Although there is no armed conflict, the social and economic situation in Kosovo’s Serbian enclaves is still alarming, the paper says. "Under the current situation, the Serbs cannot rely on anyone since inter-ethnic relations in Kosovo remain challenging. The Serbs cannot cooperate with the authorities in Pristina because they are basically living in isolation. That’s why humanitarian assistance is crucial," Senior Researcher with the Institute for Slavic Studies at the Russian Academy of Sciences Pyotr Iskenderov said.
Currently, nearly 120,000 Serbs are living in Kosovo, who are subjected to pressure, and most of them are residents of the northern part of the self-proclaimed republic. "The current situation is not that hideous like it was 20 years ago. However, it is very explosive and can boil over into a conflict at any moment," Director of the Office for Kosovo and Metohija at the Government of the Republic of Serbia Marko Duric said.
According to Director of the Progressive Politics Foundation Oleg Bondarenko, the current situation is at a stalemate. "Belgrade is demonstrating its willingness to hold talks and make certain concessions for the sake of solving the Kosovo issue, but Pristina is sabotaging any initiatives." "Europe has created its own Frankenstein monster in Kosovo, whom it cannot control. The Kosovars are only controlled by the US, although Germany remains a key investor in the self-proclaimed republic’s economy," he noted. However, the US is not seeking to iron out the crisis and therefore Washington is not giving any orders to its Kosovo henchmen, the expert said.
Nezavisimaya Gazeta: Russia’s raw material output grows, while high-tech declines
An analysis of Russia’s GDP over the past five years shows that the extraction of raw materials and their processing still remains a key driver of Russia’s economy. Meanwhile, Russian high-tech is not just stagnating, it is even declining, according to a study carried out by the Center of Development Institute at the Higher School of Economics, Nezavisimaya Gazeta writes. Experts note that given this background, it’s hard to expect that Russia’s authorities would be able to build up a digital economy.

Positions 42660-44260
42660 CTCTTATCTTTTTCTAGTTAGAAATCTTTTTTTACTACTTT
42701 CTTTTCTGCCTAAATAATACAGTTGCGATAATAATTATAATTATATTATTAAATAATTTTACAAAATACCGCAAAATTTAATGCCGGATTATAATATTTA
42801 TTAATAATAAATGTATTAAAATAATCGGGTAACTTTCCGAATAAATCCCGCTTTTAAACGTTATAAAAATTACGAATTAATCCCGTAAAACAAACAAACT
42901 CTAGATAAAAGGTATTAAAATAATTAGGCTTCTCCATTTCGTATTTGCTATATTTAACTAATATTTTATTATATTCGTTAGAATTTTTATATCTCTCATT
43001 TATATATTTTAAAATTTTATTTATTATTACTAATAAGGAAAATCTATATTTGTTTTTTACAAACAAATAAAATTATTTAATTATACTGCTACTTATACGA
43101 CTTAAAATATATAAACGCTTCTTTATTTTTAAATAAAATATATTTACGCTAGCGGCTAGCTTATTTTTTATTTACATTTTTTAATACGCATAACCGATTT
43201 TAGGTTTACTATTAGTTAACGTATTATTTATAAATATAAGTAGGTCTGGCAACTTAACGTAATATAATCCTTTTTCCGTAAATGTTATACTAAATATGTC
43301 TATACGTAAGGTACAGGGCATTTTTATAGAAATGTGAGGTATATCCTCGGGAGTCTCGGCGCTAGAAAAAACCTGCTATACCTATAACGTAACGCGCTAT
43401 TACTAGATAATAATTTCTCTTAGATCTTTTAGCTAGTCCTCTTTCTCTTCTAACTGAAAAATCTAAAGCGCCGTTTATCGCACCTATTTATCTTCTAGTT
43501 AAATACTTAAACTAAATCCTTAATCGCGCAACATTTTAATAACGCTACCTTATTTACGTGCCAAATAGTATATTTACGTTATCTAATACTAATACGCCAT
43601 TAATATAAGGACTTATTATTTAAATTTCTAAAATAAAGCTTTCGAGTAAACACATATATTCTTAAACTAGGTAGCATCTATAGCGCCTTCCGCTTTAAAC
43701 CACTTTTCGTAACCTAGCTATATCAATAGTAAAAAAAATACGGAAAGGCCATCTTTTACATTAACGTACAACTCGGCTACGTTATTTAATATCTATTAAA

The center’s specialists have analyzed the developments in different sectors of Russia’s economy over the past five years compared with the first quarter of 2014. The economists noted that the key drivers of growth in Russia were the extraction of raw materials, state management and the transportation sector. These industries contributed to a 2.7-percentage point increase in the GDP.
Production in Russia’s high-tech sectors rose 10% in 2016, year-on-year, but then the growth slowed to 5% in 2017 and even dropped nearly 5% in 2018 and 11.5% in January-June 2019. "In general, by the end of this year, the volume of production in the high-tech sector may decrease 2.7% compared with 2015," the analysts forecasted.